Staff members are acutely aware of how the public perceives the party, because they deal with the public daily.  They are aware of the dedicated opposition, of which people focus  on competence, integrity, and effectiveness, and which people are mindless partisan hacks.  When the elected officials asked their staff members to try to make amends with the people who were leaving that meeting, they were concerned about the way the party was presenting itself to the members and the general public.

The dwindling of registered members cannot be totally attributed to an outmigration.  The way the party conducts itself and the way it deals with problems determines to a large degree whether people want to associate with the party.  As Democrats are a minority in the state, they don't receive much press coverage.  They have received a lot of late, but it is of the pissing-on-shoes variety that makes experienced and savvy politicians cringe.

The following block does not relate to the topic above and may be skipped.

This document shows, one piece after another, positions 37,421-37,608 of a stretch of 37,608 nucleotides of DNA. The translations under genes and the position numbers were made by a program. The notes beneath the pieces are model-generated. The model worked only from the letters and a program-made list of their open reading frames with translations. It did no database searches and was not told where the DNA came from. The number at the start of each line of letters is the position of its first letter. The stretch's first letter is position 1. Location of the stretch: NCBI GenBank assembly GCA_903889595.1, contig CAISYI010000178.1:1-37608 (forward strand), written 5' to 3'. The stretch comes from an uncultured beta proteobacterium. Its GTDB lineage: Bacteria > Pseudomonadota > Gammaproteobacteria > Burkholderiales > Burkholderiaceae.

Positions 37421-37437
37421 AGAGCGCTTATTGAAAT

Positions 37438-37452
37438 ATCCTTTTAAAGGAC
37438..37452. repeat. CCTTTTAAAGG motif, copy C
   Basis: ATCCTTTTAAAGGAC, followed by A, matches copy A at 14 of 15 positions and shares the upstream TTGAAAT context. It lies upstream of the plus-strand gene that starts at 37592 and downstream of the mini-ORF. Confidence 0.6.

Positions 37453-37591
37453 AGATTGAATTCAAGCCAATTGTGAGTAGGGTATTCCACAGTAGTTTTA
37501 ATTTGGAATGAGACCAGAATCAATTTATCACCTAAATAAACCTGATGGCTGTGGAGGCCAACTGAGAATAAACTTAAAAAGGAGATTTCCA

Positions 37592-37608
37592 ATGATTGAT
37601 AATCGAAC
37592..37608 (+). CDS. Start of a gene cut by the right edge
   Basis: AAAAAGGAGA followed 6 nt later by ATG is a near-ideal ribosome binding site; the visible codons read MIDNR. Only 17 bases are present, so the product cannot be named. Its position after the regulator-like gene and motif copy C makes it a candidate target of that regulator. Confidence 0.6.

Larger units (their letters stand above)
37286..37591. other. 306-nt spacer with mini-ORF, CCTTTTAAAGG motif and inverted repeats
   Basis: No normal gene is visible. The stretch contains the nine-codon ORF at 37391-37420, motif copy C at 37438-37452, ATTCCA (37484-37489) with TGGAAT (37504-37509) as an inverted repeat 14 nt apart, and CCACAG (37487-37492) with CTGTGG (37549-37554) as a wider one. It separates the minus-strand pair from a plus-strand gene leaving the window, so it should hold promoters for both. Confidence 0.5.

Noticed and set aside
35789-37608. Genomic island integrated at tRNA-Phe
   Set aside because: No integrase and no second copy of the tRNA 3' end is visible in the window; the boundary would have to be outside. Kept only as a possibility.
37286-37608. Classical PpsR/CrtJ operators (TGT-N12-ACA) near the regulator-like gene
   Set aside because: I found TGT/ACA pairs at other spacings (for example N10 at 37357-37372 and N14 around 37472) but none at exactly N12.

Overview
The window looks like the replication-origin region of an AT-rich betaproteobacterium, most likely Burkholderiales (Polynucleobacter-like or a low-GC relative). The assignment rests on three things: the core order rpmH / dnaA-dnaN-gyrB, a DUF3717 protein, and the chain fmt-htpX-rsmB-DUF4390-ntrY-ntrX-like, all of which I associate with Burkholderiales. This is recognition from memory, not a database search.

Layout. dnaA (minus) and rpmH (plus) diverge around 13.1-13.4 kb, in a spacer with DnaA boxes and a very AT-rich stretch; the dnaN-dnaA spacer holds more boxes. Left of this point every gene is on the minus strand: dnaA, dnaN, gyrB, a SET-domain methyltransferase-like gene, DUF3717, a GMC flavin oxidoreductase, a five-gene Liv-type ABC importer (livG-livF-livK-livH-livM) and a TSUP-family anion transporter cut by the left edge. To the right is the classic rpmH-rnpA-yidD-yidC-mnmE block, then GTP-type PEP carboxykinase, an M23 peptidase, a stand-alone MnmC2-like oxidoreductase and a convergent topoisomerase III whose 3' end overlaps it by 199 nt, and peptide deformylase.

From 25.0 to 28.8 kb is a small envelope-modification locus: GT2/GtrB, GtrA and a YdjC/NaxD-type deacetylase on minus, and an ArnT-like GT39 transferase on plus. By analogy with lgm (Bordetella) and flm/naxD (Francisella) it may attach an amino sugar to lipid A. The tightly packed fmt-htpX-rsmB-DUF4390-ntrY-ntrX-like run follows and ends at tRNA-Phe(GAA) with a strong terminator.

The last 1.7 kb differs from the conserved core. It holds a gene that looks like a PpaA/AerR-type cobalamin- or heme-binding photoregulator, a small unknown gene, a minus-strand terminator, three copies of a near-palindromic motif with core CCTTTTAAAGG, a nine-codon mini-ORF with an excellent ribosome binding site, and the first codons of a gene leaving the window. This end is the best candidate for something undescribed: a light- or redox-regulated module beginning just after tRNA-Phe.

The party has voted to recall the state party chair who had been in office for only four months.  Leaders say she violated the party constitution by taking actions without getting required approval from the central committee and that she created a hostile workplace, which caused a newly appointed executive director to resign.  The central committee vote to recall her was unanimous with a couple of abstentions.  This removal received extensive reporting by the press, which has the effect of telling the public that the party is in disarray.  It's a message that Republicans love to circulate.